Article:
Boarding and kenneling are popular options for pet parents that are planning to travel. Today, we will break down the differences between boarding and kenneling vs in-home pet care. We will also share why we prefer in-home pet care for our pets.
Boarding facilities may be housed in small, intimate locations or large state-of-the-art spaces. Upscale boarding facilities offer individual rooms that are created to resemble living spaces with couches, beds, rugs, etc. The idea behind these furnishings is to help guests feel more at home. Many also offer doggie daycare for guest dogs to join daily visitors in play before retiring to their chambers.
Less complete boarding facilities offer cage-free boarding in small rooms but without the pomp and circumstance of modern, high-end facilities. Smaller facilities may offer one-on-one playtime, extra walks, and enrichment or snuggle time from an à la carte menu.
Kenneling usually refers to a lower-end pet care experience than boarding or in-home pet care. Most “kennels” offer basic care and minimal amenities for pets. Most veterinarians that offer overnight pet care usually qualify as kennels because they cage or crate pets during their stay. Pets in kennels do not usually interact with other pets, are fed in their kennel, and may or may not have access to outdoor space.
Dogs in kennels usually only receive two walks per day, which may come with additional charges. Rural kennels with land tend to have dog runs attached, which allow dogs to enter and exit their enclosure through a doggie door. Some rural kennels may offer amenities and extras like interactive play, walks, hikes, etc. The specifics depend on the level of service that each kennel is able and willing to provide.
In-Home Pet Care
In-home pet care is exactly that: the pet remains in their home for the duration of their family’s travels. A pet sitter comes to the home multiple times per day, based on the client’s desired schedule, and cares for the pet by following their usual routine, feeding them, engaging with them, walking them, scooping litter, etc. In-home pet care can happen once a day for well-behaved adult cats and up to four times per day for seniors and younger animals. The visit schedule is designed to meet the needs of each of the pets in the household.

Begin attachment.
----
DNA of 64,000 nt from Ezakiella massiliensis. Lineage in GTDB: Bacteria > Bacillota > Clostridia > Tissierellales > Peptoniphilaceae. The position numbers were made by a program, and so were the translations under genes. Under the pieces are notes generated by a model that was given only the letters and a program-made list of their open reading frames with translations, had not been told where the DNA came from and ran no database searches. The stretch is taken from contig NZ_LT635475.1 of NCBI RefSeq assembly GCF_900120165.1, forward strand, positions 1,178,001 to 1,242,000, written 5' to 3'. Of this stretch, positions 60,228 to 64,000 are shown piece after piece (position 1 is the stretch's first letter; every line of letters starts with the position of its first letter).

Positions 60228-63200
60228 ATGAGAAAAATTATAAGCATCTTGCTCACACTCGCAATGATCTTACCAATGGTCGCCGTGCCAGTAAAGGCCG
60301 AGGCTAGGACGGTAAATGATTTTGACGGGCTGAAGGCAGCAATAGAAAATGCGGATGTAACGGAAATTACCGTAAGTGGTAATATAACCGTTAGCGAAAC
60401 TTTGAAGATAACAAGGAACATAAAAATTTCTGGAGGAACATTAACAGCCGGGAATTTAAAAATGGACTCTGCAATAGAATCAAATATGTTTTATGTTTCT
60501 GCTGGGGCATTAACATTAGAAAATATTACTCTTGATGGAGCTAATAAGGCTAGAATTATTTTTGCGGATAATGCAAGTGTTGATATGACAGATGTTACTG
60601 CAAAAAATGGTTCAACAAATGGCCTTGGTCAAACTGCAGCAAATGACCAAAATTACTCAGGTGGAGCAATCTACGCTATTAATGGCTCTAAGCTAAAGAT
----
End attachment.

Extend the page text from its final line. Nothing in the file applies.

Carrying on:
In-home pet care has the added bonus of home care. Pet sitters rotate lights and blinds, bring in mail and newspapers, take out and/or bring in trash bins, etc. They also keep an eye on the home during visits, clean up pet accidents, catch issues while homeowners are away, and make the home appears occupied.
The Best Travel Pet Care
If you ask a professional pet sitter, they will tell you that in-home pet care is the best way to leave pets during travel. The benefits of in-home pet care are many. From avoiding illnesses and bad habits that pets often pick up in kennels and boarding facilities to avoiding pick-up and drop-off, in-home pet care can represent huge savings in time and money.
In-home pet care also prevents potentially traumatic interactions with other pets because pets remain in their home environment and do not interact with unfamiliar animals while in our care. These dynamics can be hard to manage when kenneling or boarding. With in-home pet care, pets remain at ease and in the comfort of their home, which is the best way to prevent the anxiety and stomach upset that many pets experience when kenneled or boarded.